Algebra Tutorials!  
Monday 15th of July
Rotating a Parabola
Multiplying Fractions
Finding Factors
Miscellaneous Equations
Mixed Numbers and Improper Fractions
Systems of Equations in Two Variables
Literal Numbers
Adding and Subtracting Polynomials
Subtracting Integers
Simplifying Complex Fractions
Decimals and Fractions
Multiplying Integers
Logarithmic Functions
Multiplying Monomials
The Square of a Binomial
Factoring Trinomials
The Pythagorean Theorem
Solving Radical Equations in One Variable
Multiplying Binomials Using the FOIL Method
Imaginary Numbers
Solving Quadratic Equations Using the Quadratic Formula
Solving Quadratic Equations
Order of Operations
Dividing Complex Numbers
The Appearance of a Polynomial Equation
Standard Form of a Line
Positive Integral Divisors
Dividing Fractions
Solving Linear Systems of Equations by Elimination
Multiplying and Dividing Square Roots
Functions and Graphs
Dividing Polynomials
Solving Rational Equations
Use of Parentheses or Brackets (The Distributive Law)
Multiplying and Dividing by Monomials
Solving Quadratic Equations by Graphing
Multiplying Decimals
Use of Parentheses or Brackets (The Distributive Law)
Simplifying Complex Fractions 1
Adding Fractions
Simplifying Complex Fractions
Solutions to Linear Equations in Two Variables
Quadratic Expressions Completing Squares
Dividing Radical Expressions
Rise and Run
Graphing Exponential Functions
Multiplying by a Monomial
The Cartesian Coordinate System
Writing the Terms of a Polynomial in Descending Order
Quadratic Expressions
Solving Inequalities
Solving Rational Inequalities with a Sign Graph
Solving Linear Equations
Solving an Equation with Two Radical Terms
Simplifying Rational Expressions
Intercepts of a Line
Completing the Square
Order of Operations
Factoring Trinomials
Solving Linear Equations
Solving Multi-Step Inequalities
Solving Quadratic Equations Graphically and Algebraically
Collecting Like Terms
Solving Equations with Radicals and Exponents
Percent of Change
Powers of ten (Scientific Notation)
Comparing Integers on a Number Line
Solving Systems of Equations Using Substitution
Factoring Out the Greatest Common Factor
Families of Functions
Monomial Factors
Multiplying and Dividing Complex Numbers
Properties of Exponents
Multiplying Square Roots
Adding or Subtracting Rational Expressions with Different Denominators
Expressions with Variables as Exponents
The Quadratic Formula
Writing a Quadratic with Given Solutions
Simplifying Square Roots
Adding and Subtracting Square Roots
Adding and Subtracting Rational Expressions
Combining Like Radical Terms
Solving Systems of Equations Using Substitution
Dividing Polynomials
Graphing Functions
Product of a Sum and a Difference
Solving First Degree Inequalities
Solving Equations with Radicals and Exponents
Roots and Powers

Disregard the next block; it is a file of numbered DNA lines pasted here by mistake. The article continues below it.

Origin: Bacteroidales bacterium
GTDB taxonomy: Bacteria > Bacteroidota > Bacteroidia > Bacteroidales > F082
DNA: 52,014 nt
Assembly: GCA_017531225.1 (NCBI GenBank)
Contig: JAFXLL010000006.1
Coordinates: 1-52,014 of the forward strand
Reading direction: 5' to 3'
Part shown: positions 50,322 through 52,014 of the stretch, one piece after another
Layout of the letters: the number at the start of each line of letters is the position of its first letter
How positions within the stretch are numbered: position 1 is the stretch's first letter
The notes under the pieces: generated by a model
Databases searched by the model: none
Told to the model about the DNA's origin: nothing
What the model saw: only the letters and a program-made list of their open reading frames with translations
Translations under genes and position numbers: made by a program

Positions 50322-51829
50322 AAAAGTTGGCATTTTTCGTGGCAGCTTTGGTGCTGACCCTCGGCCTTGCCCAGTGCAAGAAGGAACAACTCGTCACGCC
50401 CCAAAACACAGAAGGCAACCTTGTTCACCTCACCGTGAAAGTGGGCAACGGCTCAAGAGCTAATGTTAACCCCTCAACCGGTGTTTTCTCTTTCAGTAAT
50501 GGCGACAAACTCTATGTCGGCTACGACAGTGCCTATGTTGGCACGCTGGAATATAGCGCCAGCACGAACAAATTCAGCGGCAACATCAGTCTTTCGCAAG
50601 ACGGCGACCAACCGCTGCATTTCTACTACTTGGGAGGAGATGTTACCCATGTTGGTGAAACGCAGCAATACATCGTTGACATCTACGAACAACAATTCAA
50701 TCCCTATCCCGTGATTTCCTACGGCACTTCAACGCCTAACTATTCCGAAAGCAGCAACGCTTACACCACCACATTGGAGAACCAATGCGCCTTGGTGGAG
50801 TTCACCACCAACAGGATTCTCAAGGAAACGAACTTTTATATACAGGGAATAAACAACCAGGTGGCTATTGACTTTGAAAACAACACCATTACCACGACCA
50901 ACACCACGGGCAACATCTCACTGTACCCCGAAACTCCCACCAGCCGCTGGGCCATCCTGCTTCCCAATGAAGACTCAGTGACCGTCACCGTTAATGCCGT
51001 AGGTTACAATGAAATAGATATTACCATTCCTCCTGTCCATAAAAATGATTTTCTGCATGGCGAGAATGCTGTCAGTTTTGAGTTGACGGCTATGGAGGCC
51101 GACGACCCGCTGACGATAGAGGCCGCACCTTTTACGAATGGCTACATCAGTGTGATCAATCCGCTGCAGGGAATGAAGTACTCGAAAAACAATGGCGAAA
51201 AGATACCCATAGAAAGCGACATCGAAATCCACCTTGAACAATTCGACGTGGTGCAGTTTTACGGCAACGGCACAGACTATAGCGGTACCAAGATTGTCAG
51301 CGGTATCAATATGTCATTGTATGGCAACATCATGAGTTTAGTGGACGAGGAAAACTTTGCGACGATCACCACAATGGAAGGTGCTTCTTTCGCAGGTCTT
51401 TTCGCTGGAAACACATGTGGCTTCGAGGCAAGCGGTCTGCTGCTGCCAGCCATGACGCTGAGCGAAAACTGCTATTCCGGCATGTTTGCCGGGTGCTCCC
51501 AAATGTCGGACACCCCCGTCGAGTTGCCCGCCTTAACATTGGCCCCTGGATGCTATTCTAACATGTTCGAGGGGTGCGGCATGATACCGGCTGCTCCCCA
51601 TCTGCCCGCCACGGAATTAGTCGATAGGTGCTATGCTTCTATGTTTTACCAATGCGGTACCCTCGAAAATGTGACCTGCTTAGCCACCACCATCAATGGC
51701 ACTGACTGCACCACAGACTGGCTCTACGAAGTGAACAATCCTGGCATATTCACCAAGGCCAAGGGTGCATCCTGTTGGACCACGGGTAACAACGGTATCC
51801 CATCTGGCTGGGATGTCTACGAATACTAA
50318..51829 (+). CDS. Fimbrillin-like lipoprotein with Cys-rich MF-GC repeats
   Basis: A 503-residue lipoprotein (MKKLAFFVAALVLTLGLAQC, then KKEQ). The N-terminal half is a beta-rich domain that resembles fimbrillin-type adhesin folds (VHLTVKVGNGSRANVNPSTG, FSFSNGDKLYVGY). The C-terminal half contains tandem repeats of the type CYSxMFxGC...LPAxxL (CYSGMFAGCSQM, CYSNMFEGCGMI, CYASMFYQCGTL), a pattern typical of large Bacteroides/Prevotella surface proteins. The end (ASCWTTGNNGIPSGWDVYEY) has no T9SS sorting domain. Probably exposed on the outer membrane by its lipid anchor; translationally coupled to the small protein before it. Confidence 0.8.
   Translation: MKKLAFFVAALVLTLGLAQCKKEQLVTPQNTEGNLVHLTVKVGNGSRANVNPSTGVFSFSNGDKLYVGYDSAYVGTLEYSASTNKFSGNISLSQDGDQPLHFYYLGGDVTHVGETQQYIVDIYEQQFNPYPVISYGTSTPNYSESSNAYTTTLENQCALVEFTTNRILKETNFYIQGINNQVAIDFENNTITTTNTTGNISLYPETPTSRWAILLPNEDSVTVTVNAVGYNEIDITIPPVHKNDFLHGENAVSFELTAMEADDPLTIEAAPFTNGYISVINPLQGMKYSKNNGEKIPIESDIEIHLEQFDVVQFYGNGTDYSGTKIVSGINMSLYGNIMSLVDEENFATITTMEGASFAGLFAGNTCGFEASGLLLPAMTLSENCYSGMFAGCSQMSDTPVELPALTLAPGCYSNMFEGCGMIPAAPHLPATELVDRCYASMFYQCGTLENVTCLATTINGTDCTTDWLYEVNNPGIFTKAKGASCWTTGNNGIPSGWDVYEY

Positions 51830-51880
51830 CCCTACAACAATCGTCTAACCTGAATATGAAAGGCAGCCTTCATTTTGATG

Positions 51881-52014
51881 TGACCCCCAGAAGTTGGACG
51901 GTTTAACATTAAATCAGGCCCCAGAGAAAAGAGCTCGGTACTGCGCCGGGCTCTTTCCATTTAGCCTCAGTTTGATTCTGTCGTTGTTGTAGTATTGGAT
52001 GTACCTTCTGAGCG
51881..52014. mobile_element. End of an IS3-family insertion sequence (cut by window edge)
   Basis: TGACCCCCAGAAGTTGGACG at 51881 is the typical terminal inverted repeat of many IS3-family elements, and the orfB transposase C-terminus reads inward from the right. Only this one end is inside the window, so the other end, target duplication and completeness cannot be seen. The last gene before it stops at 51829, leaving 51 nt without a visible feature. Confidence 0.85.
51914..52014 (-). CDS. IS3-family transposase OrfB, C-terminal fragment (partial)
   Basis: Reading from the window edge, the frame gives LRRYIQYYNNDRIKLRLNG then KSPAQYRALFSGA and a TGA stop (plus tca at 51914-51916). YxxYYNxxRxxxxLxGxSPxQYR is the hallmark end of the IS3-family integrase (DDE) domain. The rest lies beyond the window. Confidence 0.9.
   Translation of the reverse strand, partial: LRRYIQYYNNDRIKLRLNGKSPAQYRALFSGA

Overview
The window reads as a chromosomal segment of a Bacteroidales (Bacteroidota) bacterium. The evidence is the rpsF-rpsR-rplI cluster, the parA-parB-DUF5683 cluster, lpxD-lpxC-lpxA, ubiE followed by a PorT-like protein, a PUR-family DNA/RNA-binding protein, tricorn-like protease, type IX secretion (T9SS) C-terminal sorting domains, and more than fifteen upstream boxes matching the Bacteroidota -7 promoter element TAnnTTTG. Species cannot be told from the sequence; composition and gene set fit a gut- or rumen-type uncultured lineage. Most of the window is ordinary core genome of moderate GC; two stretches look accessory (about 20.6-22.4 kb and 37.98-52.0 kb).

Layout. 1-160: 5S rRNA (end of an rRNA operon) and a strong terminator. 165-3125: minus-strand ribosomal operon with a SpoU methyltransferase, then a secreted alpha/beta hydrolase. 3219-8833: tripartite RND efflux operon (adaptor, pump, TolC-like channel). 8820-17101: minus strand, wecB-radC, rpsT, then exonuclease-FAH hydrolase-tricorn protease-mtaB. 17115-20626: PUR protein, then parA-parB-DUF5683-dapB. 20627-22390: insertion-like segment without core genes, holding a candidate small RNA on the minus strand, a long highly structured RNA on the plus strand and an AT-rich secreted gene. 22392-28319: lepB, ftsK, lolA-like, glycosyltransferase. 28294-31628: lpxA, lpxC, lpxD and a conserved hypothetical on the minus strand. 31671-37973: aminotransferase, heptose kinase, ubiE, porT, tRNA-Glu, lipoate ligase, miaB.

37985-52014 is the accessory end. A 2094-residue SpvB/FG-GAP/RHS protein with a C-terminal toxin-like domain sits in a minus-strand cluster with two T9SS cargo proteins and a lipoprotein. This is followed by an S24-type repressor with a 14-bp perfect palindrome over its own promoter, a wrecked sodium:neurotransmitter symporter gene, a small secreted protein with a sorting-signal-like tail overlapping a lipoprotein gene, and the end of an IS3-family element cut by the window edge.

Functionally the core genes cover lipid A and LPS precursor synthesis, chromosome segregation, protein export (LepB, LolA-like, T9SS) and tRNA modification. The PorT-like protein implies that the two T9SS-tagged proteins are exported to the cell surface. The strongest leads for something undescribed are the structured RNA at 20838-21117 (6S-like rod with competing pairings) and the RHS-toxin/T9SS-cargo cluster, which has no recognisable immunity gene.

Multiplying Numbers
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Adding and Subtracting Rational Expressions 

1. To add rational expressions you must have common denominators, then you add the numerators. [The result must be checked to see if it will reduce to simpler form.]



2. Factor and simplify:

2. If the rational expressions do not have common denominators you must factor the denominators and find the least common denominator (LCD).

Raise all fractions, so that they have common denominators, then add the numerators.

NOTE: With different denominators find the LCD and add using one of two methods: (1) raise each with LCD or (2) write LCD and find missing factor for each numerator.


(2) Write the LCD then start with the first numerator – compare its denominator with the LCD and multiply by its missing factor. Write the next sign and next numerator – compare its denominator and multiply by its missing factor.


Definitions and Notes

If necessary, factor the denominators of the examples in order to find the LCD. Leave the denominator of the results in factored form. [Always check and/or factor the numerator of the results in order to reduce the answer to simplest form.]

Method (1): Raise each fraction to have LCD = (x + 3)(x – 3)(x – 2)

[Do not cancel.] Remove parentheses and combine numerators. [Watch negative signs.]

To subtract add the opposite or Negate second numerator: (-1)(2)(x+3) = –2x – 6.

Method (2): Compare each factored denominator with LCD = (x + 3)(x – 3)(x – 2)

and find “missing factors”.

[NOTE: “mf” means “missing factor” ]

Remove parentheses and collect terms: [Watch negative signs.]

[Leave in factored form.]

Check: Let x = 5 (unique prime) in the given example and in the answer:

Always check results by either method to see if the rational expression can be reduced.

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